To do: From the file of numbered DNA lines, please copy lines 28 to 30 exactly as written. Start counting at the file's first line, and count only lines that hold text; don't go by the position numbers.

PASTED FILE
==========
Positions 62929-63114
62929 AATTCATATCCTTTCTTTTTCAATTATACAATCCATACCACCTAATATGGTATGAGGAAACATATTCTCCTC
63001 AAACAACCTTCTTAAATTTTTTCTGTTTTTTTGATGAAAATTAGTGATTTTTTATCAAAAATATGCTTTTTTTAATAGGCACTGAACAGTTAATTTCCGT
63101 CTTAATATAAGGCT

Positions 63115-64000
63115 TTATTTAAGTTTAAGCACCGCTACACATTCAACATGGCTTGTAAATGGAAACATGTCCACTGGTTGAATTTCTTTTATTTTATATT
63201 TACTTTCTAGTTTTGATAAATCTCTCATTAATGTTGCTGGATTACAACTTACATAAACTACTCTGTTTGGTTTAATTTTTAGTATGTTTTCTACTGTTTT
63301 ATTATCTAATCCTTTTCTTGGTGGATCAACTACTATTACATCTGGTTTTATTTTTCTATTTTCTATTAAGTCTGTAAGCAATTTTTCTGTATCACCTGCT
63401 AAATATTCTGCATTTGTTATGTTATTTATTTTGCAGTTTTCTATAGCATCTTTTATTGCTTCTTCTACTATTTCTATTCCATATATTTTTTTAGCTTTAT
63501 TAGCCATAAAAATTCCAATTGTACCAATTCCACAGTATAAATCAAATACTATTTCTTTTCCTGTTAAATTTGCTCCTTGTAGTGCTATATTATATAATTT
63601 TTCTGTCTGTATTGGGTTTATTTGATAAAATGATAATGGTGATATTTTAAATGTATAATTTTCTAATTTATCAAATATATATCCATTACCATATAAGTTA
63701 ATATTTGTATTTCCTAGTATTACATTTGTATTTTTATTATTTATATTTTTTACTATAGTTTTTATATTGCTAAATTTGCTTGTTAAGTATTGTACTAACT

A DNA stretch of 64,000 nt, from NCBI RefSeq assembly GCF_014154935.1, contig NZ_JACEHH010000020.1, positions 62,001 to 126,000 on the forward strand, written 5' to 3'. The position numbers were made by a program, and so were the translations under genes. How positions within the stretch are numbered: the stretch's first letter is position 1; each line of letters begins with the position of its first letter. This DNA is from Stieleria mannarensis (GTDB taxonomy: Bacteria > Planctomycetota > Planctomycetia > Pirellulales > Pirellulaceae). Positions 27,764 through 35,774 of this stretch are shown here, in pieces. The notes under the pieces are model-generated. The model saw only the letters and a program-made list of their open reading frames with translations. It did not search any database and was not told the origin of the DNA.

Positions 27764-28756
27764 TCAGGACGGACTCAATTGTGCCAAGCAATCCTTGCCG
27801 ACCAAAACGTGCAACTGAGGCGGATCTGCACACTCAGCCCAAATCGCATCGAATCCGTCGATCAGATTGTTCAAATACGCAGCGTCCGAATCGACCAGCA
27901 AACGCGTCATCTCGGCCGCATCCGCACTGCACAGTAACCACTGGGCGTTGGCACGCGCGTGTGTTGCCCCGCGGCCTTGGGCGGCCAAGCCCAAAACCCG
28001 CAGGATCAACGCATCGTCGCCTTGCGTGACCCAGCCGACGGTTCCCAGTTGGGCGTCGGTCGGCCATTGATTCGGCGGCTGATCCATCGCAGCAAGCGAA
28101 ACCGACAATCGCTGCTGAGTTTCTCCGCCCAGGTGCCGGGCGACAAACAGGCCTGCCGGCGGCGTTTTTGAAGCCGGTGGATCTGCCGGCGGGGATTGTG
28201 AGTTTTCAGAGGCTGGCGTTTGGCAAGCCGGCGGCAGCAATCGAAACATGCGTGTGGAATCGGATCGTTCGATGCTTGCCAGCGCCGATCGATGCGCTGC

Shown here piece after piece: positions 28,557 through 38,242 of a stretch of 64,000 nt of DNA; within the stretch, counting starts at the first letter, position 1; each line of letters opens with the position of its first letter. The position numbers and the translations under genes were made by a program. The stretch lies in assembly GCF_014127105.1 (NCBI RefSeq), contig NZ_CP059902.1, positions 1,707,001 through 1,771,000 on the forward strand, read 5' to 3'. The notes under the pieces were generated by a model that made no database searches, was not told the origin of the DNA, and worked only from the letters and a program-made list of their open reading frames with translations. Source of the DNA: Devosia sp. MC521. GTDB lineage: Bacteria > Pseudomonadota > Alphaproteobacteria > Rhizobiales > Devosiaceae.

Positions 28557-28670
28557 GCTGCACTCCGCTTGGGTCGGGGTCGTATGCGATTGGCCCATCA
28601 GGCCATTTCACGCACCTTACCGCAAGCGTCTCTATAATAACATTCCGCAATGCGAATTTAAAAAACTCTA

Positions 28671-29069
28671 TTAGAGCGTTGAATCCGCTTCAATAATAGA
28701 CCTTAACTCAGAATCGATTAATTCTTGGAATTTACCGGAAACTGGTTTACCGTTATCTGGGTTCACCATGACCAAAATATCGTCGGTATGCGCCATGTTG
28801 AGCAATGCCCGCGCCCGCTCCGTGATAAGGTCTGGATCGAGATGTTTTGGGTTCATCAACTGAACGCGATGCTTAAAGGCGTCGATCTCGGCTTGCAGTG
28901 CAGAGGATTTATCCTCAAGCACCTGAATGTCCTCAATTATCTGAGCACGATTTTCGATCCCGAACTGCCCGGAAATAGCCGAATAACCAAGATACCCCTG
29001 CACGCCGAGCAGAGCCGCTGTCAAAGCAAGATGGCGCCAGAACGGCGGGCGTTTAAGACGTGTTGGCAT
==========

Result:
28801 AGCAATGCCCGCGCCCGCTCCGTGATAAGGTCTGGATCGAGATGTTTTGGGTTCATCAACTGAACGCGATGCTTAAAGGCGTCGATCTCGGCTTGCAGTG
28901 CAGAGGATTTATCCTCAAGCACCTGAATGTCCTCAATTATCTGAGCACGATTTTCGATCCCGAACTGCCCGGAAATAGCCGAATAACCAAGATACCCCTG
29001 CACGCCGAGCAGAGCCGCTGTCAAAGCAAGATGGCGCCAGAACGGCGGGCGTTTAAGACGTGTTGGCAT